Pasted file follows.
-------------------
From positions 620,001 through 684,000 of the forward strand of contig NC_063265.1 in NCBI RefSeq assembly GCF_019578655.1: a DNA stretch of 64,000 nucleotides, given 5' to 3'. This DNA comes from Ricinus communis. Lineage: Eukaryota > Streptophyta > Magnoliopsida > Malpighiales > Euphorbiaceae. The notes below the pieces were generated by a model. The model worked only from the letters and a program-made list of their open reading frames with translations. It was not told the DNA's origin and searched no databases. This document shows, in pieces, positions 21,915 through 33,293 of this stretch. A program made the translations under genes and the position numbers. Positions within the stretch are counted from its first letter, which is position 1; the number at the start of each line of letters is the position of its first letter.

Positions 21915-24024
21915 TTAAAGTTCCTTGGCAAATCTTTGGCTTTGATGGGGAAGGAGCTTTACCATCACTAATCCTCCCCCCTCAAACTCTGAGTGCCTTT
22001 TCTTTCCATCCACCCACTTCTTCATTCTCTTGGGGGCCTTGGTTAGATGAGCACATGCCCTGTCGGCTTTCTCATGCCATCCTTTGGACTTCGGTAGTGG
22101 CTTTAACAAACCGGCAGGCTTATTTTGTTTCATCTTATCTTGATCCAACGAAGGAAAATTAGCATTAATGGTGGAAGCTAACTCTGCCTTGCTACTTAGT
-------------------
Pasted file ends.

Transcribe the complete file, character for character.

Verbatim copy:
From positions 620,001 through 684,000 of the forward strand of contig NC_063265.1 in NCBI RefSeq assembly GCF_019578655.1: a DNA stretch of 64,000 nucleotides, given 5' to 3'. This DNA comes from Ricinus communis. Lineage: Eukaryota > Streptophyta > Magnoliopsida > Malpighiales > Euphorbiaceae. The notes below the pieces were generated by a model. The model worked only from the letters and a program-made list of their open reading frames with translations. It was not told the DNA's origin and searched no databases. This document shows, in pieces, positions 21,915 through 33,293 of this stretch. A program made the translations under genes and the position numbers. Positions within the stretch are counted from its first letter, which is position 1; the number at the start of each line of letters is the position of its first letter.

Positions 21915-24024
21915 TTAAAGTTCCTTGGCAAATCTTTGGCTTTGATGGGGAAGGAGCTTTACCATCACTAATCCTCCCCCCTCAAACTCTGAGTGCCTTT
22001 TCTTTCCATCCACCCACTTCTTCATTCTCTTGGGGGCCTTGGTTAGATGAGCACATGCCCTGTCGGCTTTCTCATGCCATCCTTTGGACTTCGGTAGTGG
22101 CTTTAACAAACCGGCAGGCTTATTTTGTTTCATCTTATCTTGATCCAACGAAGGAAAATTAGCATTAATGGTGGAAGCTAACTCTGCCTTGCTACTTAGT